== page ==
Minutes 2022-02-04


Joseph Rickert


February 4, 2022

  • “Phil Bowsher - RStudio”
  • “Heidi Curinckx - Johnson & Johnson”
  • “Graeme Hickey - BD”
  • “Ellis Hughes - GSK”
  • “Emily Nguyen - FDA”
  • “Jiang Xu - FDA”
  • “Steven Hassendinckx”
  • “Ning Leng - Genentech”
  • “Joseph Rickert - R Consortium”
  • “Paul Schuette - FDA”
  • “Nan Xiao - Merck”
  • “Renping Zhang - FDA”
  • “Yilong Zhang - Merck”
  • “Tadeusz Lewandowski - Roche”
  • “Michael Mayer - RStudio”
  • “Eric Nantz - Lilly”
  • “Xin Qiu - Johnson & Johnson”
  • “CG Wang”
  • “Michael Blanks - Beigene”
  • “Gregory Chem - MSD”
  • “Hey Soo Choo - FDA”
  • “Bob Engle - Biogen”
  • “Bella Feng - EQRx”
  • “Miram Fossati - Merck”
  • “Ryan Johnson - RStudio”
  • “Christopher Kania - Biogen”
  • “Shannon Lewis - Beigene”
  • “Eli Miller - Atorus”
  • “Jonathan Tisack - Beigene”
  • “Shiva Kalyan Voruganti”
  • “Hong Yan - Regeneron”
  • “Patruchi”

The meeting was recorded and the video (Passcode: &nET4J?I) is available.

JR began the meeting and asked NL to give an overview of the GitHub repositories for the Submissions WG. Every submission will have two repositories: a development repo and a repo that follows the FDA ECTD structure that contains the files that will go through the gateway.

The group then summarized the present status of the project. The Pilot 1 submission of last year was mostly successful but the FDA response flagged a couple of problem areas: * An apparent but the resulted in column labels being switched * An unexplained rounding discrepancy in a p-value may be due to different operating systems. * Several good practice issues to address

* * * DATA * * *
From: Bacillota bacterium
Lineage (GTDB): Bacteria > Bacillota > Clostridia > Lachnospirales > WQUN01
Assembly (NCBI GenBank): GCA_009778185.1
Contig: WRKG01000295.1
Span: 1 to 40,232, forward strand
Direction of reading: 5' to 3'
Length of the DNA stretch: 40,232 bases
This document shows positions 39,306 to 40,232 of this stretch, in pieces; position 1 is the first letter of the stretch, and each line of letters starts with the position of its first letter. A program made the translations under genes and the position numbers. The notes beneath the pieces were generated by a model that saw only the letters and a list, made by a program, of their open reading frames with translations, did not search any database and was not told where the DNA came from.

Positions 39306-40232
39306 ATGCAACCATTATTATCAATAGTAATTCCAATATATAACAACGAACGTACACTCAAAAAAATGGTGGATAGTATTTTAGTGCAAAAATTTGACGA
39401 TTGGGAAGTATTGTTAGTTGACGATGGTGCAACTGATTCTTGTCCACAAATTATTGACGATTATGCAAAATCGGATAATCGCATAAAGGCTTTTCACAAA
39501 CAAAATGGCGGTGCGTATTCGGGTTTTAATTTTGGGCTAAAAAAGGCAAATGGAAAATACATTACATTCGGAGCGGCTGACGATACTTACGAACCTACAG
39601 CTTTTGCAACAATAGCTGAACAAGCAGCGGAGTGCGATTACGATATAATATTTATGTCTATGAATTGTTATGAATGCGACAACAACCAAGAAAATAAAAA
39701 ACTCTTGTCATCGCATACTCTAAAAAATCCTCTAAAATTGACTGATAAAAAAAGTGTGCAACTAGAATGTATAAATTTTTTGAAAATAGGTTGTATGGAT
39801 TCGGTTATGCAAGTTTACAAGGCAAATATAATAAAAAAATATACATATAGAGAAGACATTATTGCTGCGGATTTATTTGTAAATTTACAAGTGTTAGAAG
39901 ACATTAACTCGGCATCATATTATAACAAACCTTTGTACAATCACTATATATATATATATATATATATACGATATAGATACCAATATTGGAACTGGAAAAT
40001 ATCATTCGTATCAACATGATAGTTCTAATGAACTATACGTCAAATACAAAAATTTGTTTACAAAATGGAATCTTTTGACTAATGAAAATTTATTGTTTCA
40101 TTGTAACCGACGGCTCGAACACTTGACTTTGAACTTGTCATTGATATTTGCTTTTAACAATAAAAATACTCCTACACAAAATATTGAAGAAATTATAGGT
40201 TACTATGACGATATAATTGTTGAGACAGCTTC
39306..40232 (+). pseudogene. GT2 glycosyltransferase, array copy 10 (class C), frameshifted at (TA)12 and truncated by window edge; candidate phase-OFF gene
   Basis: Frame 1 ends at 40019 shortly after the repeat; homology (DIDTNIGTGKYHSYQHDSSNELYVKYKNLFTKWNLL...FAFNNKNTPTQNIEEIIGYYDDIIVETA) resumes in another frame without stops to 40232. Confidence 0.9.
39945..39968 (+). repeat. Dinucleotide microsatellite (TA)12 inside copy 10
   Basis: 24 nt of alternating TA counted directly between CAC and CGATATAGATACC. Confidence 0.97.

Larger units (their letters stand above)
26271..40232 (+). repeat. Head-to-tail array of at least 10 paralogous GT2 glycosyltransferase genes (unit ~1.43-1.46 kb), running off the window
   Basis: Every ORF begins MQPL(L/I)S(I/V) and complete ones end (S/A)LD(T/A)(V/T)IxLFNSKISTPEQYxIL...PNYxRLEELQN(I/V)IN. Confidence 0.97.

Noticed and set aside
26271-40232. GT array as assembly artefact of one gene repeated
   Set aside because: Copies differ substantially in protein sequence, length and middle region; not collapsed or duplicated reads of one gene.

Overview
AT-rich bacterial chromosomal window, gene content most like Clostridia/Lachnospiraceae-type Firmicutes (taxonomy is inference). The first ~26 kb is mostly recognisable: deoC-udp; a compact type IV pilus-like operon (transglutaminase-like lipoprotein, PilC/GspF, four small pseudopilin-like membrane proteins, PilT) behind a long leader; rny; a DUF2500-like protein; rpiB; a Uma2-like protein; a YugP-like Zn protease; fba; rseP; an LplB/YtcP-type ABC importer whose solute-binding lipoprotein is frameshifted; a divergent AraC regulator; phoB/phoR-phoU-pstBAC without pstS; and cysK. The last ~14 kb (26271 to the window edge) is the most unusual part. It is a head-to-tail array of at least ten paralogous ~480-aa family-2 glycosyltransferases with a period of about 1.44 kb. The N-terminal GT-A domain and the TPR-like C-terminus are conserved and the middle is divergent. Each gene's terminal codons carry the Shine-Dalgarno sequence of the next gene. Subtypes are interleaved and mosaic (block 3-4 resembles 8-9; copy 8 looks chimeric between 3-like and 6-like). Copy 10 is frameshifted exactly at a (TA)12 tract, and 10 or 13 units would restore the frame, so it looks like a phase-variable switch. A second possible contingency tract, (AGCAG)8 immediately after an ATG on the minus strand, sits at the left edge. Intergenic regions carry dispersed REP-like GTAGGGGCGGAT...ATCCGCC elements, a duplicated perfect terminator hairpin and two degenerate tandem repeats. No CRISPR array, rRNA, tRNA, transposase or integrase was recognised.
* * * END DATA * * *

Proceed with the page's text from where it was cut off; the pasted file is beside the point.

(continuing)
HSC who helped to conduct the FDA review of the Pilot 1 submission offered to share the code that flagged the rounding error. She will enter it as an issue on the submissions repo.

The Pilot 1 team has been working on the Pilot 1 resubmission. The team will will review the FDA code and test it on multiple operating systems. They expect to be able to resubmit in a couple of weeks. NL asked if HSC could look over the new code before they do so. Assuming that the resubmission goes well the group will prepare a blog for posting on the RC blog.

NL then reviewed plans of the Pilot 2 shiny submission. It is envisioned as a simple four tab Shiny app that contains the same analyses as the previous submission. The plan is to use the Roche teal framework because of its filtering structure.

YZ then outlined work required to complete the Pilot 2 work and identified three dependencies:

  1. teal must become open source
  2. The scope of Pilot 2 needs to be clarified
  3. A template needs to be developed for submission documentation that includes a Shiny app.

YZ recommended that a separate Pilot 2 documentation team be formed to work on the Shiny documentation in parallel with the code development for Pilot 2.

EN said that he had experience preparing this sort of documentation and agreed to lead the documentation task.

JR asked when teal would become open source and whether the fact that it is not now open source prohibiting other companies from contributing to the project. TL responded that project to open source teal is currently with the Roche lawyers and that he expects it will be complete within three months. No one present believed that not currently having teal as open source code was prohibiting participation. Everyone will be able to run the Shiny app from a public website. EN noted that work on infrastructure can proceed in parallel.